Hot-Dip Galvanized Steel Benefits
Hot-dip galvanizing has been specified to combat steel corrosion for more than 100 years; however, the specification and use of galvanized steel evolves constantly as new markets emerge. Though corrosion resistance is inherent any time hot-dip galvanizing is utilized, there are a number of other benefits including low initial and life-cycle costs, durability, longevity, availability, versatility, sustainability, and aesthetics that lead to the specification of galvanized steel. For more detailed information on these benefits, please take the Core Galvanize It! seminar.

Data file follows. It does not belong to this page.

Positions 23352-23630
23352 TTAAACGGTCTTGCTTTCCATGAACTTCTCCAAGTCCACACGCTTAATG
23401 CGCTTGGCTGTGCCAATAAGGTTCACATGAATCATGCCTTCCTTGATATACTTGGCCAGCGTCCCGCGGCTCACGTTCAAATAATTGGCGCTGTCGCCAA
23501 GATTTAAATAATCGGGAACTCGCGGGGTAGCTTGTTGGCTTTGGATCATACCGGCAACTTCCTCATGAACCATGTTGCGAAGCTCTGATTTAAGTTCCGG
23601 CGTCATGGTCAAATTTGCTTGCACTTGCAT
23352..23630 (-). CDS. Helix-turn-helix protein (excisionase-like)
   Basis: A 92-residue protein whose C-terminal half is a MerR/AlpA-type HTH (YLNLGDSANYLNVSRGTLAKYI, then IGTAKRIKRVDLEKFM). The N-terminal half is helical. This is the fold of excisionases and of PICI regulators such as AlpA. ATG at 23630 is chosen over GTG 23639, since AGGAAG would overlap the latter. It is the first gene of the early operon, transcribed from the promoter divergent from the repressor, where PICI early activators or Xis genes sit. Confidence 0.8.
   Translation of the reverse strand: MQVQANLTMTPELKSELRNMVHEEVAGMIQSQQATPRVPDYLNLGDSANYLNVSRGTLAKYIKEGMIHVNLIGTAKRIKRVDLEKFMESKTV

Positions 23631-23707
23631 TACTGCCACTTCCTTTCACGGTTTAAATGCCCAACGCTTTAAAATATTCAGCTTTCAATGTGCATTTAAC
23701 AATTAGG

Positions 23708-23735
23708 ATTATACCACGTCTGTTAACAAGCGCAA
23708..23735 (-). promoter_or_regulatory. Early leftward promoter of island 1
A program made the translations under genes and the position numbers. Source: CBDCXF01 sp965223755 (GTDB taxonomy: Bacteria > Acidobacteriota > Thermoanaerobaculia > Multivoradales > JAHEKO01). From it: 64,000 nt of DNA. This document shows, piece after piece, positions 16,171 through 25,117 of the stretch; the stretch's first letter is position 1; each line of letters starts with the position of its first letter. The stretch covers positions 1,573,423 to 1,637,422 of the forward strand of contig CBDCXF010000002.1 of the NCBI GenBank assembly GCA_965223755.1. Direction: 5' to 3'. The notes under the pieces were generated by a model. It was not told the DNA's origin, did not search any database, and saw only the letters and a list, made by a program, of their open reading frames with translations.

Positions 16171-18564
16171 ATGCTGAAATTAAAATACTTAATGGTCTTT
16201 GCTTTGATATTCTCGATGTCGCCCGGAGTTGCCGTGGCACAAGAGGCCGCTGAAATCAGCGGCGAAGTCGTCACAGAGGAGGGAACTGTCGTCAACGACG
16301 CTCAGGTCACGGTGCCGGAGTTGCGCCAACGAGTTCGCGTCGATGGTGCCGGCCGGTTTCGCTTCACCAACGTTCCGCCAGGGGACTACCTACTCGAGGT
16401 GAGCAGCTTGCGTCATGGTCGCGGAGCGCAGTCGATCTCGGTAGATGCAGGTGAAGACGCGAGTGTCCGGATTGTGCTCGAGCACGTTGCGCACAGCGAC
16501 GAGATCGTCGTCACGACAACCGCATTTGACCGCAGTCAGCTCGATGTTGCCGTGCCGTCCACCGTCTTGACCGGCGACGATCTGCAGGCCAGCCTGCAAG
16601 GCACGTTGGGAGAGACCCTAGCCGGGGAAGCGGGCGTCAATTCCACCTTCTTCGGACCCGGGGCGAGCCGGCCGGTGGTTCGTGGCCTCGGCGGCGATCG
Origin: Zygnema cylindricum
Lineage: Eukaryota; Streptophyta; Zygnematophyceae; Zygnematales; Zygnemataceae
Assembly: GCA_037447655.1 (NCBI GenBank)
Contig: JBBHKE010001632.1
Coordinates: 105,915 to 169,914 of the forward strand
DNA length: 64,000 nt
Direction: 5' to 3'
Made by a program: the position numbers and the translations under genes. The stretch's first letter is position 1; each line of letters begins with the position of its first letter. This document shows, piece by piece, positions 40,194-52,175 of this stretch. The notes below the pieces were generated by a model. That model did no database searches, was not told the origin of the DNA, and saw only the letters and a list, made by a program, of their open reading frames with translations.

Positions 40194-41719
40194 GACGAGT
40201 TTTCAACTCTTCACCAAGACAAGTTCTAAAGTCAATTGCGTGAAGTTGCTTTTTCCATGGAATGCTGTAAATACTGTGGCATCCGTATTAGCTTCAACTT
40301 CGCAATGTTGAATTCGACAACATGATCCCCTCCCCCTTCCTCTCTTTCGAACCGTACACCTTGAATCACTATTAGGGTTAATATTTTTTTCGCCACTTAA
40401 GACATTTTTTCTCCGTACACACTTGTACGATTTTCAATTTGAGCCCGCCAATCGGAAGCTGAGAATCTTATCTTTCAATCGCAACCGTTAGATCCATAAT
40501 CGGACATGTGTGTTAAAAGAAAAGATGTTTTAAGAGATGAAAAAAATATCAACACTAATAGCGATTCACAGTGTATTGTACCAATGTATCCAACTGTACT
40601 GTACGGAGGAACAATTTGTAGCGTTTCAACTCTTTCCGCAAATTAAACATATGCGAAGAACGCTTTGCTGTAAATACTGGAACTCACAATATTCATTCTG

Steel is an abundant, efficient building material that provides specifiers design freedom. However, for projects exposed to the atmosphere and other harsh environments, it is critical to coat the steel for corrosion protection. Often large construction projects target a 50-100 year design life, highlighting the need for durable, long lasting corrosion protection. Hot-dip galvanizing (HDG) provides three levels of corrosion resistance to steel: barrier protection, cathodic protection, and the zinc patina.
Hot-dip galvanizing, like other coatings, isolates the steel from the environment providing basic, barrier protection. The intermetallic layers of the zinc coating are tightly bonded (~3600 psi) to the base steel making damage difficult. Galvanizing also provides cathodic protection, meaning the zinc will sacrifices itself to protect the underlying steel. Even if the coating is scratched, the surrounding zinc will continue to resist corrosion of the steel.